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Crossing the street, the butcher’s neighbor bumped into the man with the top hat.

Pardon me, the butcher’s neighbor said.

The man with the top hat rubbed his shoulder and said he didn’t know if it was a pardonable bump.

When the butcher saw this from a small porthole window in his attic, he knocked on the glass. The man with the top hat struck his cane across the neighbor. Doubled over, the neighbor shouted for help and was struck again. The butcher knocked harder on the glass in order to identify himself as a witness.

With no acknowledgment the butcher kept knocking. Lying on his stomach, the neighbor was getting caned across his buttocks and shouting for help. The butcher knocked on the glass.

Later, in a chest, the butcher found a bronze rapper so began to rap it against the window. The rap was unlike the vain sound of fingers against glass and it caused the attic to fill with pressure. Faster now, the butcher continued to rap and with more force. Even faster, the neighbor’s buttocks were being caned and even faster the neighbor shouted for help and even faster, faster, faster, the butcher intoned as he rapped on the glass.


She was on his shoulders. She moved to another man’s shoulders. She was going to visit the butcher’s shoulders.

Her father was strong, she told the butcher. The strongest. Her father could bounce her on his lap. He could pick her up with one hand. He could toss her in the air. With two hands, her father could pick up a motorcycle that someone had parked in his driveway and put it in the street, she told the butcher. When the biker returned, in leather and a bandana, saw his bike in the street where passing cars might clip it, her father could stand on the driveway smoking a pipe and daring the biker, who could be twice her father’s size, to say something, she told the butcher. Her father let her sit on his shoulders for hours, she yawned at the butcher, her legs stretching and then reencircling the butcher’s neck. Her father could open any jar. He could carry huge bags of dog food over his shoulder. He could fall asleep on the couch and dream sequences of his favorite cop programs that corresponded with the TV. He could not say a word for days. When the car stalled, her father could operate on the engine with a coathanger, in the winter. Get it to start, then hit a moose, one that could be fully overgrown and grizzlier than pictures of bears she had seen, up so close, its head now past the windshield, where it could rest on the cupholder between her parents, blinking at her, she told the butcher.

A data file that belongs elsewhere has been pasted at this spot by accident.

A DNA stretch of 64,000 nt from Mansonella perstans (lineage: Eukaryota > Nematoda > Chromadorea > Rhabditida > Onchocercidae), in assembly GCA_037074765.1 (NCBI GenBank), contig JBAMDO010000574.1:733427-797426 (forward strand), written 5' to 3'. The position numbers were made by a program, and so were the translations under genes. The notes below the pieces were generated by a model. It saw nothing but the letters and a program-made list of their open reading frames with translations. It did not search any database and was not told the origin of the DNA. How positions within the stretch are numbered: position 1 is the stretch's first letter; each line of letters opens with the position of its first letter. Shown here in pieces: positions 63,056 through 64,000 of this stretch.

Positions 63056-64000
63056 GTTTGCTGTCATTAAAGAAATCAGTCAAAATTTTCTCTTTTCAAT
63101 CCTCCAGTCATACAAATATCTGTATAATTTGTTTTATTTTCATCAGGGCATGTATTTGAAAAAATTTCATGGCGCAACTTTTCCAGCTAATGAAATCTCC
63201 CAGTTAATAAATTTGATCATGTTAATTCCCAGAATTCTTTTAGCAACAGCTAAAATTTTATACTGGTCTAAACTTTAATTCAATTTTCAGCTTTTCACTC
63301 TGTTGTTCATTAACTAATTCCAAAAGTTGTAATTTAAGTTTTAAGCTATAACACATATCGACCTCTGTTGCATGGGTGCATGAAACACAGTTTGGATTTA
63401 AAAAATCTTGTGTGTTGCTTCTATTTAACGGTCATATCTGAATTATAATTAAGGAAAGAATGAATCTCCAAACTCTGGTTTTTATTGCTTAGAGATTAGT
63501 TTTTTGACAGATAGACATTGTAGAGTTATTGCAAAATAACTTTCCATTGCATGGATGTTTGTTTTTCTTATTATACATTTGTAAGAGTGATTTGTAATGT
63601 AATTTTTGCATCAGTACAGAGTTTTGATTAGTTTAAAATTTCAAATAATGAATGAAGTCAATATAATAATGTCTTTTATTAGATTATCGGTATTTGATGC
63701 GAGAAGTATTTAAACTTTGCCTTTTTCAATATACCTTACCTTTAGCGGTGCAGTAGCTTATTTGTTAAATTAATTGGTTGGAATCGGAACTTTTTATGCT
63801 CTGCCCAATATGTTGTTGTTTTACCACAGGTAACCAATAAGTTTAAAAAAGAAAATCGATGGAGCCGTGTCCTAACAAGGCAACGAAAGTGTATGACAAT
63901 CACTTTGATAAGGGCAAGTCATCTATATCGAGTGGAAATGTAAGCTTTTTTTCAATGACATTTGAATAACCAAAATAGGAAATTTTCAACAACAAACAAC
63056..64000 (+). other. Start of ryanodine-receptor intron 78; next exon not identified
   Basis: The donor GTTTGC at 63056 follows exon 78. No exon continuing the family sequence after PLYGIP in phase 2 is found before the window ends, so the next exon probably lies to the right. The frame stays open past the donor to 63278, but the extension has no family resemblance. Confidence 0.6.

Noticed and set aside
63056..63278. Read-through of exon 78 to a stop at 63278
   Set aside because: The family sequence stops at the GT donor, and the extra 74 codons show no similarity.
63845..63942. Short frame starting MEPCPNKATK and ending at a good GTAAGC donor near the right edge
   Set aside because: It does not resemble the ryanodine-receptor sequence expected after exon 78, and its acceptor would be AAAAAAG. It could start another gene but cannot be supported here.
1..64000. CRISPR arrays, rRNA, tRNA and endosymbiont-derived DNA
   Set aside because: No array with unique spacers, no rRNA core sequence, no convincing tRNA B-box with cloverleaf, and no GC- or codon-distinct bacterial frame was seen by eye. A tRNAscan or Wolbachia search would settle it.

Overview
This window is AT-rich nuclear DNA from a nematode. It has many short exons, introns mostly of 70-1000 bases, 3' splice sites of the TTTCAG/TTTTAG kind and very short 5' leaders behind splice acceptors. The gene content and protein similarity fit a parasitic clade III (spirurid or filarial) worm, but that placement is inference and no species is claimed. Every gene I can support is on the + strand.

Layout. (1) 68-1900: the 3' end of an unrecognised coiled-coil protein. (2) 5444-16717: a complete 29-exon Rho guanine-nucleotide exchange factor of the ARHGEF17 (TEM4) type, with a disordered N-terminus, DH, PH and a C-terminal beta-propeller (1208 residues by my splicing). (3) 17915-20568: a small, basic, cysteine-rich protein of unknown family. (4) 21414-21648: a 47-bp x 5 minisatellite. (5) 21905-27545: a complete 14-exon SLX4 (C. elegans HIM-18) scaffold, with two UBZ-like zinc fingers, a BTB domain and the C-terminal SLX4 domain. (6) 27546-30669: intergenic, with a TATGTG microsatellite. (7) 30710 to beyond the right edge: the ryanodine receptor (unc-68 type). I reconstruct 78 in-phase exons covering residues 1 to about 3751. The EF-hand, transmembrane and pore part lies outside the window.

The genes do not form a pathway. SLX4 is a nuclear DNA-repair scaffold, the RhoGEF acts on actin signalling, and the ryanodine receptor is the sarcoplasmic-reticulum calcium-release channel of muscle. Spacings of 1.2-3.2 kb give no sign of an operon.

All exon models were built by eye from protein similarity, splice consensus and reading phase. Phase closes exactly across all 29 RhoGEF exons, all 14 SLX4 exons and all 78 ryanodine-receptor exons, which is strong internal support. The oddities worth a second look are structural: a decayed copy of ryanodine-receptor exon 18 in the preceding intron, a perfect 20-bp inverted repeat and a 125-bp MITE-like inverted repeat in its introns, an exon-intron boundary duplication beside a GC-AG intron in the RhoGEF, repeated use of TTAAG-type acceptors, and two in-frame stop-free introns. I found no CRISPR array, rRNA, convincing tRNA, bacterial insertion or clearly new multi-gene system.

Her legs were going to get tighter. She was chubby, a little, too much for the butcher’s bad back. He was going to warn her about his back. Before he knew it she had moved to another man’s shoulders and the butcher was rubbing his neck, where her heat had been.


Lots of piled wood. All rotten. They took photographs of the largest pile. The largest pile had a sign or plaque before it. A mist was hanging around and they squinted past the gauze at the piles. You can’t throw your rotten wood in an ordinary trash bin anymore, without receiving a fine, the tour guide was explaining. There were now special green bins for the rotten wood that trucks picked up and brought to the site. The bus stopped.




butcher stories


rob walsh